this.vitalStatus = vitalStatusArg;
    }

}

The Vaadin app is changed to use a BeanItemContainer. With a call to setItemCaptionPropertyId, you specify which of the properties in that container should be used as the text to display.

package com.example.vaadinradiobuttons;

import javax.servlet.annotation.WebServlet;

import com.vaadin.annotations.Theme;
import com.vaadin.annotations.VaadinServletConfiguration;
import com.vaadin.annotations.Widgetset;
import com.vaadin.data.Property;
import com.vaadin.data.util.BeanItemContainer;
import com.vaadin.server.VaadinRequest;
import com.vaadin.server.VaadinServlet;
import com.vaadin.ui.OptionGroup;
import com.vaadin.ui.UI;
import com.vaadin.ui.VerticalLayout;
import java.util.Arrays;
import java.util.Collection;

/**
 *
 */
@Theme ( "mytheme" )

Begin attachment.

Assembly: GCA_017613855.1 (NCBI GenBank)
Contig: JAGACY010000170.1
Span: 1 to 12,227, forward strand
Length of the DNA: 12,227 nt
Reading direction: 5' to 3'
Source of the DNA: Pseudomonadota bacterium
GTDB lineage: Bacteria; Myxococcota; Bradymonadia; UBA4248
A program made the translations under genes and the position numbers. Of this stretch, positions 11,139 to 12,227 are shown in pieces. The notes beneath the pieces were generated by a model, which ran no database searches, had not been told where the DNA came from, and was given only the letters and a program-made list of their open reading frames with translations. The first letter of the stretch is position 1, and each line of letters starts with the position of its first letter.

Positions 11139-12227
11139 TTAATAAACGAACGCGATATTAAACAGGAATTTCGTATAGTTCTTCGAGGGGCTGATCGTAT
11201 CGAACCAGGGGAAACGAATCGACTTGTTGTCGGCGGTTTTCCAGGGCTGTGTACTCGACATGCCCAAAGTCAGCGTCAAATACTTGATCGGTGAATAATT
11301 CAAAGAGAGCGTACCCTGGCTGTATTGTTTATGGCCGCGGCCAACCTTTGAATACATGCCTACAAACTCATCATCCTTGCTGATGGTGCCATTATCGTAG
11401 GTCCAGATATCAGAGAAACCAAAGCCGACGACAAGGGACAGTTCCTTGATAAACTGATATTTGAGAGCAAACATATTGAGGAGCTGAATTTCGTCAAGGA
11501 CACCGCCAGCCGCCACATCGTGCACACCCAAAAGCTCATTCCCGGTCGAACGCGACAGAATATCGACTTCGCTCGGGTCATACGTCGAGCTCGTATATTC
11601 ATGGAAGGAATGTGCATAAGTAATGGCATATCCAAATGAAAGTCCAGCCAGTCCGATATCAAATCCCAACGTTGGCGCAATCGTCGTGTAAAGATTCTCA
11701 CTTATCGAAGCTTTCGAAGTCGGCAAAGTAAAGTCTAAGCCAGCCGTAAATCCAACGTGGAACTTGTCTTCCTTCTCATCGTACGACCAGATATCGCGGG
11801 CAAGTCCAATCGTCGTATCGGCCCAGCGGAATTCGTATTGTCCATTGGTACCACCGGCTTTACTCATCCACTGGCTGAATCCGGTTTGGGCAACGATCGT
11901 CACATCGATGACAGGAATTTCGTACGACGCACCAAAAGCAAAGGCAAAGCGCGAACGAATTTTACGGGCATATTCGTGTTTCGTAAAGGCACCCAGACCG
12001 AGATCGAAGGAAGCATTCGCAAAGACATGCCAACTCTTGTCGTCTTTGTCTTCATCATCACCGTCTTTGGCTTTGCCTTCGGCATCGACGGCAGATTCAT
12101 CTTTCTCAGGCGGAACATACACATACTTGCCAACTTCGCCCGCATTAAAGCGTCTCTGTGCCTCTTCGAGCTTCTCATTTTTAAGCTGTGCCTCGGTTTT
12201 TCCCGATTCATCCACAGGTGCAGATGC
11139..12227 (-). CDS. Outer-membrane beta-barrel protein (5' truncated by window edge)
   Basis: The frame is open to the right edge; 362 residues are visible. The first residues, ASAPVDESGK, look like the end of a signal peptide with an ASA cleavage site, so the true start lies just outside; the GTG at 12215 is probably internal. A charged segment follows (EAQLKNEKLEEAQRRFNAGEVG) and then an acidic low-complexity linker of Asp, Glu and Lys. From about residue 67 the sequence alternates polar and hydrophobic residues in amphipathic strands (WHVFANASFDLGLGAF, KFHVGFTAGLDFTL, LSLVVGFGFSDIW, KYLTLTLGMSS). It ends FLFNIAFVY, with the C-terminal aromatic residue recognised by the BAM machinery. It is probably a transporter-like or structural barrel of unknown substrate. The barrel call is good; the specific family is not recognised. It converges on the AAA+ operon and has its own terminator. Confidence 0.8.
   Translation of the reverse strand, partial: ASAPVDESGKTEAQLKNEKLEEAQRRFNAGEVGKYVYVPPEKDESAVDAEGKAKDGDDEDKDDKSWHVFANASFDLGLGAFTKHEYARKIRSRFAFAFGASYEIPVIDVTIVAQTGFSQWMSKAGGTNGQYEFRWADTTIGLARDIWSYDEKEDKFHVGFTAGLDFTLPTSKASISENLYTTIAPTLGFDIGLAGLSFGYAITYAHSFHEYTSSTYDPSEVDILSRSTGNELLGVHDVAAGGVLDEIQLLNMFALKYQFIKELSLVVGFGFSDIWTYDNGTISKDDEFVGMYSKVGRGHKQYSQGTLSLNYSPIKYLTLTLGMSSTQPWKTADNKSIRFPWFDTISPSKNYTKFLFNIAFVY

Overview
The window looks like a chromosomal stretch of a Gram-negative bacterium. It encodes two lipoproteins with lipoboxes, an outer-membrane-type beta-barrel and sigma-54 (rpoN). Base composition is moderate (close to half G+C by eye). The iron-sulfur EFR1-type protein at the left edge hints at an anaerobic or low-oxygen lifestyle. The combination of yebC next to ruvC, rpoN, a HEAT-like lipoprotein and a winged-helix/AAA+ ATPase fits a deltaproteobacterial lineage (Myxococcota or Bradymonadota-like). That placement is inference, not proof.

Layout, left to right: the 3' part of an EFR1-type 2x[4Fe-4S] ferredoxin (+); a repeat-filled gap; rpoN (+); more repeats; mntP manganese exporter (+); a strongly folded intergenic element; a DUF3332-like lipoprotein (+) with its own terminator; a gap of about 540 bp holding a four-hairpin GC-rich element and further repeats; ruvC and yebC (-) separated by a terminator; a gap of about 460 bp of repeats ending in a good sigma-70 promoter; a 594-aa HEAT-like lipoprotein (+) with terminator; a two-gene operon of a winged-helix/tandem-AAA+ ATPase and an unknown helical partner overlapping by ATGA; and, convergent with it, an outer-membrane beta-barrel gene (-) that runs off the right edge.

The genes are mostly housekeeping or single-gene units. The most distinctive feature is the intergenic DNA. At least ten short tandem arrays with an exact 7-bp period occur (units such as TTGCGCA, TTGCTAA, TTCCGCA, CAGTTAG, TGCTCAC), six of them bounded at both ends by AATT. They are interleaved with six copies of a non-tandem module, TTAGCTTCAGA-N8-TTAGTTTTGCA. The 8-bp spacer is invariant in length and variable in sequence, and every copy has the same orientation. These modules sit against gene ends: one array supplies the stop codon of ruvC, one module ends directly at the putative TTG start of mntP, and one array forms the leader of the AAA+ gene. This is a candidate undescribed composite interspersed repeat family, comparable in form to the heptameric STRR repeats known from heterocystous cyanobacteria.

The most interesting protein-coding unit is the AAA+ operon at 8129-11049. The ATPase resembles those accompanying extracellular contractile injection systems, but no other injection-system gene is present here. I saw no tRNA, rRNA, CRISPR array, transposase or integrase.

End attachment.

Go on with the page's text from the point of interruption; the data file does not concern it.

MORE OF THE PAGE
@Widgetset ( "com.example.vaadinradiobuttons.MyAppWidgetset" )
public class MyUI extends UI {

    @Override
    protected void init ( VaadinRequest vaadinRequest ) {
        final VerticalLayout layout = new VerticalLayout();
        layout.setMargin( true );
        setContent( layout );

        // Core of example.
        Collection<Person.VITAL_STATUS> v = Arrays.asList( Person.VITAL_STATUS.values() );
        BeanItemContainer<Person.VITAL_STATUS> bic = new BeanItemContainer<>( Person.VITAL_STATUS.class , v );
        OptionGroup radios = new OptionGroup( "Vital Status :" , bic );
        radios.setItemCaptionPropertyId(Person.VITAL_STATUS.CAPTION_TEXT_PROPERTY_NAME );  // …or… ( "captionText" );
        radios.setImmediate( true );
        radios.addValueChangeListener( ( Property.ValueChangeEvent event ) -> {
            Person.VITAL_STATUS vitalStatus = ( Person.VITAL_STATUS ) event.getProperty().getValue();